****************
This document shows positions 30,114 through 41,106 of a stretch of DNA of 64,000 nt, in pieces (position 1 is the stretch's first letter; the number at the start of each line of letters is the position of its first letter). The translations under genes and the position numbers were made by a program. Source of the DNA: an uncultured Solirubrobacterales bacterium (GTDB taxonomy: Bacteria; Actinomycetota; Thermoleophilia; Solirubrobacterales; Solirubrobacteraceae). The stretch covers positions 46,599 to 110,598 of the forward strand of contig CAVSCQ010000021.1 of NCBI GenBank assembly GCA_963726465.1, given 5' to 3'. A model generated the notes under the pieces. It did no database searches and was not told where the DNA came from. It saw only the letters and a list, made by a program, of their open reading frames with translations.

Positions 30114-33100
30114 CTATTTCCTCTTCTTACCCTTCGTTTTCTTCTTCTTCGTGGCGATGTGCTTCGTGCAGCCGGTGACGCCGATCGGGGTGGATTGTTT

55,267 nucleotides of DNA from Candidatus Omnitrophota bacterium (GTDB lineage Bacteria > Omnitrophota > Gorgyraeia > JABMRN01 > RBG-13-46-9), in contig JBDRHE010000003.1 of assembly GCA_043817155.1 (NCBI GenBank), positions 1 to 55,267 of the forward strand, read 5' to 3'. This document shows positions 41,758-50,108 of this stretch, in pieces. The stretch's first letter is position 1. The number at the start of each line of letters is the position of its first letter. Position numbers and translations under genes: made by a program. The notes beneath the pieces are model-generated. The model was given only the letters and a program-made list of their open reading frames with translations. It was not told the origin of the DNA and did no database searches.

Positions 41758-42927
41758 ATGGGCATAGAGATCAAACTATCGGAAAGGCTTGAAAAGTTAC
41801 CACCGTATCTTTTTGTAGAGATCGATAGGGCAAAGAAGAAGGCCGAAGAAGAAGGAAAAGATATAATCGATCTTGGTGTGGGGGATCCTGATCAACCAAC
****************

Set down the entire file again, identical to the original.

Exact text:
This document shows positions 30,114 through 41,106 of a stretch of DNA of 64,000 nt, in pieces (position 1 is the stretch's first letter; the number at the start of each line of letters is the position of its first letter). The translations under genes and the position numbers were made by a program. Source of the DNA: an uncultured Solirubrobacterales bacterium (GTDB taxonomy: Bacteria; Actinomycetota; Thermoleophilia; Solirubrobacterales; Solirubrobacteraceae). The stretch covers positions 46,599 to 110,598 of the forward strand of contig CAVSCQ010000021.1 of NCBI GenBank assembly GCA_963726465.1, given 5' to 3'. A model generated the notes under the pieces. It did no database searches and was not told where the DNA came from. It saw only the letters and a list, made by a program, of their open reading frames with translations.

Positions 30114-33100
30114 CTATTTCCTCTTCTTACCCTTCGTTTTCTTCTTCTTCGTGGCGATGTGCTTCGTGCAGCCGGTGACGCCGATCGGGGTGGATTGTTT

55,267 nucleotides of DNA from Candidatus Omnitrophota bacterium (GTDB lineage Bacteria > Omnitrophota > Gorgyraeia > JABMRN01 > RBG-13-46-9), in contig JBDRHE010000003.1 of assembly GCA_043817155.1 (NCBI GenBank), positions 1 to 55,267 of the forward strand, read 5' to 3'. This document shows positions 41,758-50,108 of this stretch, in pieces. The stretch's first letter is position 1. The number at the start of each line of letters is the position of its first letter. Position numbers and translations under genes: made by a program. The notes beneath the pieces are model-generated. The model was given only the letters and a program-made list of their open reading frames with translations. It was not told the origin of the DNA and did no database searches.

Positions 41758-42927
41758 ATGGGCATAGAGATCAAACTATCGGAAAGGCTTGAAAAGTTAC
41801 CACCGTATCTTTTTGTAGAGATCGATAGGGCAAAGAAGAAGGCCGAAGAAGAAGGAAAAGATATAATCGATCTTGGTGTGGGGGATCCTGATCAACCAAC